Intellectually, the collection is organized into 94 small series, which are arranged alphabetically by the names of the clients of Roger S. Clarke, then arranged by box number and by folder number (rather than chronologically within the series). Some series contain multiple projects. Repeated folder titles indicate varying sizes of material, some of which include oversized or rolled material. A series of unindentified material has been placed at the end of the collection.

Physically, the collection is arranged by material type and format size: the 8.5 by 11 inch mixed materials are in boxes 1-4; the photographs in boxes 5, 17 and 20; the oversized mixed materials are in boxes 6-11; the rolled drawings in boxes 12-16; the newsclippings in box 17; and the appointment calendars in boxes 18-19.

Immediate Source of Acquisition

The Roger S. Clarke papers were donated by Marjorie Clarke in the summer of 2016.

Related Materials

Papers and drawings related to Roger S. Clarke's work for Collinsville are in the Historic Collection of the Canton Public Library.

Separated Materials

Seventeen printed works were removed from the collection and catalogued in the Watkinson Library, Trinity College, Hartford, CT:

Andrews, Gregory E., and David F. Ransom. Structures and Styles: Guided Tours of Hartford Architecture. (Hartford: The Connecticut Historical Society, 1988).

Ayres, James. Building the Georgian City. (New Haven: Yale University Press, 1988).

Brainard, Newton C. The Hartford State House of 1796. (Hartford: The Connecticut Historical Society, 1964).

Bullock, Orin. The Restoration Manual: An Illustrated Guide to the Preservation and Restoration of Old Buildings.(Norwalk, CT: Silvermine Publishers, 1975, c1966).

Collins, Richard C., Elizabeth B. Waters, and A. Bruce Dotson. America's Downtowns: Growth, Politics, and Preservation. (Washington, D.C.: The Preservation Press, 1991).

Historic American Engineering Record Rehabilitation: Claremont 1978, Planning for adaptive use and energy conservation in an historic mill village. (Washington, D.C.: Heritage Conservation and Recreation Service, U.S. Dept. of the Interior, GPO, 1979).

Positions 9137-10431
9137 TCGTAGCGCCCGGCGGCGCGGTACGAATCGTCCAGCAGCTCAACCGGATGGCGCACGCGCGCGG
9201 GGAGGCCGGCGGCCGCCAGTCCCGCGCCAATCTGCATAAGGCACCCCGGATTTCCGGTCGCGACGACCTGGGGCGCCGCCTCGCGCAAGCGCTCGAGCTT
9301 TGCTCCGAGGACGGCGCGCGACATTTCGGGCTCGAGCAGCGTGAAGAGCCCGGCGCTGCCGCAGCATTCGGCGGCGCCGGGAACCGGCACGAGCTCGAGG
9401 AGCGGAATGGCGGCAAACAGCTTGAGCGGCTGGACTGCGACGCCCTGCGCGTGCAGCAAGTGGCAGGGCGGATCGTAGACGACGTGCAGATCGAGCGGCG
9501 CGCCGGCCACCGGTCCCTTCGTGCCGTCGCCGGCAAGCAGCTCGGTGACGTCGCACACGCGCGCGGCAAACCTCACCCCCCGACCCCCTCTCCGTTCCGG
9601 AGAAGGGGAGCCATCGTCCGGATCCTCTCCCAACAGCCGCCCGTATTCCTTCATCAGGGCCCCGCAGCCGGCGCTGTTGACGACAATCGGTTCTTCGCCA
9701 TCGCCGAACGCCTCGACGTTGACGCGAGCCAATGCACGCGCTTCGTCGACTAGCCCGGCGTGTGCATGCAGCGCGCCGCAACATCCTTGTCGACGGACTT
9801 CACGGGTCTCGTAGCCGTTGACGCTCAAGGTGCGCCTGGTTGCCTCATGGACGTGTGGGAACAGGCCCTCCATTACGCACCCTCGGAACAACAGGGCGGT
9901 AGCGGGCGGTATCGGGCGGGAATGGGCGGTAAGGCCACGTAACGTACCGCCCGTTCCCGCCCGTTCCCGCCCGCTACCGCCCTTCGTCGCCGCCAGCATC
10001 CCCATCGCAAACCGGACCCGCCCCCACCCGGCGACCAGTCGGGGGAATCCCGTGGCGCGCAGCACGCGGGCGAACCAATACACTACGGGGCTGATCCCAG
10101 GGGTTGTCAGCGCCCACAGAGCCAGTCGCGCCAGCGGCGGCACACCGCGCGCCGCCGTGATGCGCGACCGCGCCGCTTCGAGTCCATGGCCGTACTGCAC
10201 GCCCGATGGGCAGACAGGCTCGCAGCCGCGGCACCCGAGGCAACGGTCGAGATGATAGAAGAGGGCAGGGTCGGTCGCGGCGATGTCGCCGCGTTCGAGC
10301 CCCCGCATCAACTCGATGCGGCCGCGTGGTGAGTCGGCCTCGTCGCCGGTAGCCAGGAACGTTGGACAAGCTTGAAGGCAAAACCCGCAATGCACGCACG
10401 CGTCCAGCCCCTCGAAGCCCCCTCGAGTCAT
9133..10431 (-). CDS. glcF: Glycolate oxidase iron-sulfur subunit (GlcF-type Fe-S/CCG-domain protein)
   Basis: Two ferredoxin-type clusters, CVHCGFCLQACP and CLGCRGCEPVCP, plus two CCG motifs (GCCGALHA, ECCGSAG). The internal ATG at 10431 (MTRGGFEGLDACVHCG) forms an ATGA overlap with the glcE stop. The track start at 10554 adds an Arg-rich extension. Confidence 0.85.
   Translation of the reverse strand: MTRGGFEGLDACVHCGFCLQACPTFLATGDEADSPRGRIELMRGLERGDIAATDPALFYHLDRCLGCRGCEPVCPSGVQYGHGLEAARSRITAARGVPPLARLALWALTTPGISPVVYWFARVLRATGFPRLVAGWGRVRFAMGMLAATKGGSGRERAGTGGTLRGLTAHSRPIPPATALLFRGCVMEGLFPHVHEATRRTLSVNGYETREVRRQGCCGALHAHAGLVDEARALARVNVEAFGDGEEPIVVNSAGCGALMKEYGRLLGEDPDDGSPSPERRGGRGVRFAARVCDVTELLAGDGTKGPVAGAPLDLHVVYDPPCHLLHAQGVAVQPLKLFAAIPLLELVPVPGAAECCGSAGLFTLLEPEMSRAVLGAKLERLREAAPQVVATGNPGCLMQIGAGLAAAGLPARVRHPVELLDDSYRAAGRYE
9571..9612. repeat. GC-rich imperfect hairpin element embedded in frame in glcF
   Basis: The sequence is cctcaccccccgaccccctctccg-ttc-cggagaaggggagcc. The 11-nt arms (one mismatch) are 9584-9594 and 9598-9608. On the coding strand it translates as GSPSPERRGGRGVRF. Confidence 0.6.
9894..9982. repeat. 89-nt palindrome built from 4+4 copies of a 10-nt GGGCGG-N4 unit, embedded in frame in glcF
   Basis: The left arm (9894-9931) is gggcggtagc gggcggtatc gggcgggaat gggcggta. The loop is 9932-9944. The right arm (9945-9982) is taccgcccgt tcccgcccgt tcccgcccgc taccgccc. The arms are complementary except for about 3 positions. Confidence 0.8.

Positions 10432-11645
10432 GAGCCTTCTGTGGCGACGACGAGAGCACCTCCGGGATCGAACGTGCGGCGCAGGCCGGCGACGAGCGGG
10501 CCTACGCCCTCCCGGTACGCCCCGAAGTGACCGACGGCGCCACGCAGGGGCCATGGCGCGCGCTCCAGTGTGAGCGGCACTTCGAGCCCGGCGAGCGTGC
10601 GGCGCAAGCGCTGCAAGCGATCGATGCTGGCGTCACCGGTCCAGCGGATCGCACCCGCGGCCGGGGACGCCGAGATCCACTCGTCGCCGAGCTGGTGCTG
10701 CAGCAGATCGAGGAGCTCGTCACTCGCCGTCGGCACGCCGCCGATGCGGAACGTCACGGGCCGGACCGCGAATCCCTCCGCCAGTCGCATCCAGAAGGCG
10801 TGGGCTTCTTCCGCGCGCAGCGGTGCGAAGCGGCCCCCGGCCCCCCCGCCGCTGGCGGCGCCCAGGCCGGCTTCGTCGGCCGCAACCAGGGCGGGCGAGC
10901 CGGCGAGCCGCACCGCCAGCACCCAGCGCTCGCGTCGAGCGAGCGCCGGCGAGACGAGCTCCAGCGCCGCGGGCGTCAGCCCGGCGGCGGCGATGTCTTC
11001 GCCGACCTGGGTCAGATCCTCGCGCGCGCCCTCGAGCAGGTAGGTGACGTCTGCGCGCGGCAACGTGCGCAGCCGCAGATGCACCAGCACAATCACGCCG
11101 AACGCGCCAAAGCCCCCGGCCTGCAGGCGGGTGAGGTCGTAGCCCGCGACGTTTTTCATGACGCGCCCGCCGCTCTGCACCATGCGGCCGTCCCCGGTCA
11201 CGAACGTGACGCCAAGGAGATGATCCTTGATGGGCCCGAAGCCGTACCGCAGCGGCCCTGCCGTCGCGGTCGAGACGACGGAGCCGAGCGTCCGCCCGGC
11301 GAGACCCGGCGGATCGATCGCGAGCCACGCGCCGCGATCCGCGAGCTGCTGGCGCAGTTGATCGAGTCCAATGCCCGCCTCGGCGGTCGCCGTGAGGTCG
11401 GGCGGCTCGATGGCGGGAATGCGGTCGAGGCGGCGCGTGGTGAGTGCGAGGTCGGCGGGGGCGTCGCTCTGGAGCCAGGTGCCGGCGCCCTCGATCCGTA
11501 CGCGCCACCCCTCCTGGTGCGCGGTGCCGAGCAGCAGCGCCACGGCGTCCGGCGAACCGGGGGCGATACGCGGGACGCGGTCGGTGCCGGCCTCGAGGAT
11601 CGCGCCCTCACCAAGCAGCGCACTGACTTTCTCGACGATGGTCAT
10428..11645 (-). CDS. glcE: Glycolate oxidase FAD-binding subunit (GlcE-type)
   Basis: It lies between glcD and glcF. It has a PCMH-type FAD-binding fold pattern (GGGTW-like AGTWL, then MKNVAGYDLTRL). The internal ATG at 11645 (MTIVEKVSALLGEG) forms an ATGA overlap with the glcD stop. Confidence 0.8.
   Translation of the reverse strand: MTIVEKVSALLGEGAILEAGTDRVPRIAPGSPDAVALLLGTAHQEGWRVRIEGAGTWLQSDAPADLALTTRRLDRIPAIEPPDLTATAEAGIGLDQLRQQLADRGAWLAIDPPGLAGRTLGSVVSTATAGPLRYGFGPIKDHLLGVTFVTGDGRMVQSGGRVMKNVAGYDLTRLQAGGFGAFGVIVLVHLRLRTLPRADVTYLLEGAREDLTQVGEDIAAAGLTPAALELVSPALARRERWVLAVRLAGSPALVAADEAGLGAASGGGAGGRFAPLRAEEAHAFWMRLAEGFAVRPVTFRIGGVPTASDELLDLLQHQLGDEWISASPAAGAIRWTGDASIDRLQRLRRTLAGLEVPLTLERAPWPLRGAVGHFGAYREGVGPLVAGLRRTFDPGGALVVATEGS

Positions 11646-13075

Jordy, William H., and Christopher P. Monkhouse. Buildings on Paper: Rhode Island Architectural Drawings, 1825-1945. (Providence, RI: Bell Gallery, List Art Center, Brown University, 1982).

McKee, Harley J., compiled. The Historic American Buildings Survey: Recording Historic Buildings. (Washington, D.C.: U.S. Department of the Interior, National Park Service 1970).

McNulty, Robert H., and Stephen A. Kliment. Neighborhood conservation: A Handbook of Methods and Techniques. (New York: Whitney Library of Design, 1976).

Moss, Roger W. Lighting for Historic Buildings. (Washington, D.C.: The Preservation Press, 1988).

Museum of Modern Art. Another chance for housing: Low-Rise Alternatives--Brownsville, Brooklyn, Fox Hills, Staten Island; An Exhibition at the Museum of Modern Art, June 12-August 19, 1973. (New York: The Museum of Modern Art, 1973).

Musgrove, John, ed. Sir Banister Fletcher's A History of Architecture. (London: Butterworths, 1987).

Nicoletta, Julie. The Architecture of the Shakers. (Woodstock, VT: The Countryman Press, 1995).

Pawley, Martin. Architecture versus Housing. (New York: Praeger Publishers, 1971).

Richards, J.M. A Miniature History of the English House. (London: The Architectural Press, 1950, c1938).

von Holst, H.V. Modern American Homes. (Chicago: American Technical Society, 1916, c1912).

Watson, Donald. Designing and Building a Solar House: Your Place in the Sun. (Charlotte, VT: Garden Way Publishing, 1977).

Processing Information

Formerly identified as 2016-003-MS, this collection has been fairly thoroughly processed, to the folder level. The collection came to the library in no apparent original order. After seeking the advice of professional archival staff, the processing volunteer (who was related to Roger S. Clarke) grouped items first by format (e.g. textual files, photographs, oversized plans, rolled drawings), then grouping items related to particular architectural projects or clients. Items were rehoused in acid-free folders and some metal fasteners were removed. Newspapers and newsclippings were isolated in separate containers, though some photographs were left within their original folders inside Boxes 1-4. The entire collection was re-boxed. The electronic disc (CD-R) has not been digitally preserved yet.

Guide to the Roger S. Clarke papers
Marjorie Clarke, with assistance from Trevor Glasse and Eric C. Stoykovich.
Description rules
Describing Archives: A Content Standard
Language of description
Script of description

Repository Details

Part of the Watkinson Library Manuscripts Repository

Trinity College Library
300 Summit St.
Hartford Connecticut 06106